Drinking water and the release of gastric acid

In summary: I don't know how to say this...resting protein content of the burger. In summary, the stomach produces gastric acid and pepsinogen when a glass of water is ingested, but the presence of water doesn't activate the release of these digestive juices. If milk is ingested instead of water, then both gastric acid and pepsinogen will be released.
  • #1
PainterGuy
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Hi,

I think of a human body as an intelligent biological machine.

Could you please help me with the query below?

Question:
The stomach produces gastric acid and pepsinogen among other enzymes etc. When a glass of water is taken without any food, wow would the stomach react to water? Assume that the stomach was empty. Why wouldn't the presence of water in the stomach activate the release of gastric acid or pepsinogen? How would the stomach know that it doesn't need to release gastric acid or pepsinogen for water?

I think if it was milk instead of water, the stomach would release both gastric acid and pepsinogen.
 
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  • #2
PainterGuy said:
Hi,

I think of a human body as an intelligent biological machine.

Could you please help me with the query below?

Question:
The stomach produces gastric acid and pepsinogen among other enzymes etc. When a glass of water is taken without any food, wow would the stomach react to water? Assume that the stomach was empty. Why wouldn't the presence of water in the stomach activate the release of gastric acid or pepsinogen? How would the stomach know that it doesn't need to release gastric acid or pepsinogen for water?

I think if it was milk instead of water, the stomach would release both gastric acid and pepsinogen.
https://en.wikipedia.org/wiki/Gastrin

There is a psychological side to this too think Pavlov and his dogs.
Taste smell stimulate secretions
 
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  • #3
I think water will raise the pH slightly which discourages pepsinogen production.
 
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  • #4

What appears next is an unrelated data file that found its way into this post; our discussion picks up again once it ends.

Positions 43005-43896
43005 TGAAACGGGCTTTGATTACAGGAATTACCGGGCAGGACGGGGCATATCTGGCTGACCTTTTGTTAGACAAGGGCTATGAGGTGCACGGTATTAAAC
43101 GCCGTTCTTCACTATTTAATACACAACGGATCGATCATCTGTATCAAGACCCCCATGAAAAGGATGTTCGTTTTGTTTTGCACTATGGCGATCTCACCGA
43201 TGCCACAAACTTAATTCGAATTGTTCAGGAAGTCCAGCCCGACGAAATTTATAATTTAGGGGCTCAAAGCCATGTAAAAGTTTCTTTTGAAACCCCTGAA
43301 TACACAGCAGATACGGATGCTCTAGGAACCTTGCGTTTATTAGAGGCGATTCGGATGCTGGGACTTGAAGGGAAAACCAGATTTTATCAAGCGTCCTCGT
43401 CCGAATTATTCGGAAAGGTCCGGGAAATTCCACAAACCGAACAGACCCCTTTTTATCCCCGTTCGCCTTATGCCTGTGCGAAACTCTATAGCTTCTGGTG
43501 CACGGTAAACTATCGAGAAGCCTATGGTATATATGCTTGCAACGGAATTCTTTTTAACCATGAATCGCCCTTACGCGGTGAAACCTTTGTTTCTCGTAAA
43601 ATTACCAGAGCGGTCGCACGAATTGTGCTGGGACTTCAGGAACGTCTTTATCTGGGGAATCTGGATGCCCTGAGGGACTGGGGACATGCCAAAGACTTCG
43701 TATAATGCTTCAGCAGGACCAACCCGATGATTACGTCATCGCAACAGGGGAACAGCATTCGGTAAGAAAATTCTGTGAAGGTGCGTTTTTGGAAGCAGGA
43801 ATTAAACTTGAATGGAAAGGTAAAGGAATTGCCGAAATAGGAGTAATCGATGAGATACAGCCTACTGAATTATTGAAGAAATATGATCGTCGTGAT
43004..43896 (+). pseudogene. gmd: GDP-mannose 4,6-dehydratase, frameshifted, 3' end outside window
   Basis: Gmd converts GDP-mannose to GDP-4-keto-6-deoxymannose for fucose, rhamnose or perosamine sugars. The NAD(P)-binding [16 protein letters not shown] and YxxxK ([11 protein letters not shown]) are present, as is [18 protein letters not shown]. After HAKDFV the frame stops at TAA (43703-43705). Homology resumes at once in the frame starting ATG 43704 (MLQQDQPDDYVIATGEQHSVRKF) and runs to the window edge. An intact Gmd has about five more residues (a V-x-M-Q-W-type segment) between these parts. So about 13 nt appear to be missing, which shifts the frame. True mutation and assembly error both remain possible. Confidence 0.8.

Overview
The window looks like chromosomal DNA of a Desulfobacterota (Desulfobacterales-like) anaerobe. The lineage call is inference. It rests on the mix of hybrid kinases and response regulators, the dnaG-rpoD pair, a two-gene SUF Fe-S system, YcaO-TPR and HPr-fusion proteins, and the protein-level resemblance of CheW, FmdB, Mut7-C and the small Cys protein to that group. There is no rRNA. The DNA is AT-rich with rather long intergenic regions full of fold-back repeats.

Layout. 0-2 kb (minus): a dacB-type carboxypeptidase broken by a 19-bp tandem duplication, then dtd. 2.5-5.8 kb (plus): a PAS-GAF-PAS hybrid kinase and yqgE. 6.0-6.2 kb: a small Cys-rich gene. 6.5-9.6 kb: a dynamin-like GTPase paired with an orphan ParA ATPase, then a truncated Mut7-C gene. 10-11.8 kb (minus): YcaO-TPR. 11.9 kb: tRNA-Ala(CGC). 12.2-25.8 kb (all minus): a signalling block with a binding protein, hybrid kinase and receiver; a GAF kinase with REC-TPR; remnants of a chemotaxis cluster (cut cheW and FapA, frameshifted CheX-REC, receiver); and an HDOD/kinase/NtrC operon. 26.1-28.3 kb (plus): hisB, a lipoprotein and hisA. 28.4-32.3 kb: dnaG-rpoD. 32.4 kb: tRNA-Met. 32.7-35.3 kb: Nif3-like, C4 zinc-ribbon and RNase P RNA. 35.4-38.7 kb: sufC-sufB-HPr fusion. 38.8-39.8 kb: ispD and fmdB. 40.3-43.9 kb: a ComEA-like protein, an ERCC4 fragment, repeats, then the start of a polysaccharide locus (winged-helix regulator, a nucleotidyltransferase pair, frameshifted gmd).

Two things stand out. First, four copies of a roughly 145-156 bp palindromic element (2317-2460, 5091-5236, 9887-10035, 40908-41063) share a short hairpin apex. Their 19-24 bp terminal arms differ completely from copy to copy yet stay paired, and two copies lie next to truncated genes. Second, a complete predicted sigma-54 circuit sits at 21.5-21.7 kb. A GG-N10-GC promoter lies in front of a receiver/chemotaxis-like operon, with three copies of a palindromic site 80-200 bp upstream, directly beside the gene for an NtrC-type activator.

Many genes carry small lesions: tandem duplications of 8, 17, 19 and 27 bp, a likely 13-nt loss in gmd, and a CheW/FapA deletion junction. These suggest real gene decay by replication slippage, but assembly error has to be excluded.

No. On an empty stomach, water is pretty much absorbed quickly. Digestive cues (the release of stomach acid) do not occur when water alone passes through the stomach to the small intestine. Water into an empty stomach is a straight, quick (~5 minutes) shot out the duodenum - into the small intestine. No digestive juices produced.

See: https://pubmed.ncbi.nlm.nih.gov/21997675/
 
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  • #5
jim mcnamara said:
No. On an empty stomach, water is pretty much absorbed quickly. Digestive cues (the release of stomach acid) do not occur when water alone passes through the stomach to the small intestine. Water into an empty stomach is a straight, quick (~5 minutes) shot out the duodenum - into the small intestine. No digestive juices produced.

See: https://pubmed.ncbi.nlm.nih.gov/21997675/
Thank you!

But how would the stomach know that it doesn't need to release any gastric acid? Also what if one drinks milk instead of water? There are proteins in milk which need to be broken down.

The highly acidic environment in the stomach lumen degrades proteins (e.g., food). Peptide bonds, which comprise proteins, are labilized. The gastric chief cells of the stomach secrete enzymes for protein breakdown (inactive pepsinogen, and in infancy rennin). The low pH activates pepsinogen into the enzyme pepsin, which then aids digestion by breaking the amino acid bonds, a process called proteolysis.
Source: https://en.wikipedia.org/wiki/Gastric_acid
 
  • #6
A simplified view: the "resting" pH of the stomach is sufficient to begin curdling milk. Curdles are solid enough to provide a sufficient physical cue to invoke addition of stomach enzymes.

FWIW - the stomach does not do all that much in the way of breakdown to the point where proteins are completely turned into amino acids. Or fats -> fatty acids. All that happens in the small + large intestine. Simple sugars like glucose and fructose are absorbed in your mouth, + stomach, + intestines. Starch -> glucose also happens largely in the small and large intestine.

Try this: